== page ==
Posted by birds fly on September 11, 2014
“Life’s splendor forever lies in wait about each one of us in all its fullness, but veiled from view, deep down, invisible, far off. It is there, though, not hostile, not reluctant, not deaf. If you summon it by the right word, by its right name, it will come.”
- Franz Kafka
(thanks to kafkaesque-world for summoning Kafka’s splendor)
Posted by birds fly on September 2, 2014
One day the sun came up, looked around, and slid back down.
Soon darkness fell and could not get back up.
The moon rose and kept rising until it was gone.
The tide went out and no one could find it.
Drivers heading south ended up in the north.
Those traveling east arrived in the west.
(Bends in the roads had straightened out.)
All day the wind blew itself blue in the face.
Into this fury time flew, until death clipped its wings.
The next day the sun came up, reflected a moment, and decided to stay.
Creatures began stirring and soon were eating cake for breakfast.
If the world felt different they were unaware.
Posted by birds fly on August 6, 2014
Today the city simmers under a Code Orange air quality alert. It does not seem so hot, though, and certainly not that humid. But the sun is bright, warranting protection for the eyes, strained as they are from squinting all day at the twin telescreens.
A tourist family clusters close to ask directions to a nearby seafood restaurant, one of them eagerly exclaiming ‘Seafood!’ in a fit of giddiness.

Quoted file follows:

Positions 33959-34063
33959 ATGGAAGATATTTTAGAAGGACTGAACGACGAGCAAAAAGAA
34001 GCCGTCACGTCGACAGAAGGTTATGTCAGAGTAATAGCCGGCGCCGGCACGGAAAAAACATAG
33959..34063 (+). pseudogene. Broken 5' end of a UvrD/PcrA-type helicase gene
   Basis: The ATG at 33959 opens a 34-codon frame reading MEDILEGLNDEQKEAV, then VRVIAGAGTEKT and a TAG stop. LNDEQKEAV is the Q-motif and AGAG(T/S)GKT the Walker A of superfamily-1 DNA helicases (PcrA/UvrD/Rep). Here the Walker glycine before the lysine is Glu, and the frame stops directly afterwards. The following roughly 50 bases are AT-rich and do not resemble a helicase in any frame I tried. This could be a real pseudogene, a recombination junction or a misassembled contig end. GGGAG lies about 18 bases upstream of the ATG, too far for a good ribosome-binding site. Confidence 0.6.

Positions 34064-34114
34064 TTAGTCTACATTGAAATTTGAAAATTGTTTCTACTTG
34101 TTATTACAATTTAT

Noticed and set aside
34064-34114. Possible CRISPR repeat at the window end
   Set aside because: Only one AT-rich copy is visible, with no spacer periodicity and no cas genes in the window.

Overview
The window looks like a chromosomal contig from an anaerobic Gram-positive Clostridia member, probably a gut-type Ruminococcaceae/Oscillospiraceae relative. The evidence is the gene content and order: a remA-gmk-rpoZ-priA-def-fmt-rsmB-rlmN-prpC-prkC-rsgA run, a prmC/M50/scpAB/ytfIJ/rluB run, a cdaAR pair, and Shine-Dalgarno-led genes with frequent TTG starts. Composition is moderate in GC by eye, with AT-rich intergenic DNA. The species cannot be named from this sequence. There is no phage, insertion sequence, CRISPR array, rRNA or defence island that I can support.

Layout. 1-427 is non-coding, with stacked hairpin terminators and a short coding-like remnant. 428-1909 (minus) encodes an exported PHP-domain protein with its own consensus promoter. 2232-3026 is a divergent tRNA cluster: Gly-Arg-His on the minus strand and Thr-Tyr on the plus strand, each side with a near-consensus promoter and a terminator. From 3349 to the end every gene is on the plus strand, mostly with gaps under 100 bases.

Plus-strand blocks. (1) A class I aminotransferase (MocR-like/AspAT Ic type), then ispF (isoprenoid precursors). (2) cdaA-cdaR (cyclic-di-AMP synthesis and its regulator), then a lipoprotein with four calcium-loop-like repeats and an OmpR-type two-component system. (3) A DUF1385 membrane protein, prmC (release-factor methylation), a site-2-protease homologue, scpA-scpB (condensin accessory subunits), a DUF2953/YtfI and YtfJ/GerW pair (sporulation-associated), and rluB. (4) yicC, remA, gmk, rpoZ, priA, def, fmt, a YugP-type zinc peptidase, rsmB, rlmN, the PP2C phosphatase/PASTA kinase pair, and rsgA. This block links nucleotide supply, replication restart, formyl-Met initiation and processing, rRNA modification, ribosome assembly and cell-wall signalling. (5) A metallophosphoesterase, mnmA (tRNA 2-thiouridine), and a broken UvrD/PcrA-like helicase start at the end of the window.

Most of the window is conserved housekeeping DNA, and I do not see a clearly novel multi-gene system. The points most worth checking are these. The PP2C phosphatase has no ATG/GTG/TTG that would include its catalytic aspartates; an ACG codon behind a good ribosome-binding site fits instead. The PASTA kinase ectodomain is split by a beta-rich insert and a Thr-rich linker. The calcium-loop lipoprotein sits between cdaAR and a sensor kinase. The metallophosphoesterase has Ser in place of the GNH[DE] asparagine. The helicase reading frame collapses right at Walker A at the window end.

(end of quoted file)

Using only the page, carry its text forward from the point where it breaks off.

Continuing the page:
The pedestrian suspension bridge sways under the collective tourist weight as it tromps dutifully toward the Fish Prison, a popular destination also known as the Aquarium.
A man cooling in the shade from his maintenance duties politely requests a match but receives no fire. An apology is made and graciously accepted.
A ring-billed gull makes a raucous proclamation from atop a lamp post. Is anyone listening.
Gaggles of office men dressed in identical business attire perambulate as one, exuding comfort and confidence from their pores. They still own the world, and probably always will. That is, until it implodes under the weight of their gargantuan needs.
(The impending extinction of individuality hangs over the land. To be different is to accept relegation to the edges, where the view is perhaps better and the air certainly cleaner.)
Posted by birds fly on August 5, 2014
A middle-aged man stands at a bus stop wearing a shirt proclaiming ‘I Speak Furbish’ with a large image of a Furby. Strong temptation to stop and engage in Furbish. Instead, laugh out loud and move on.
A police helicopter circles above the neighborhood all afternoon, a high octane metal mosquito perpetually out of swatting range. Nervous system on verge of imploding.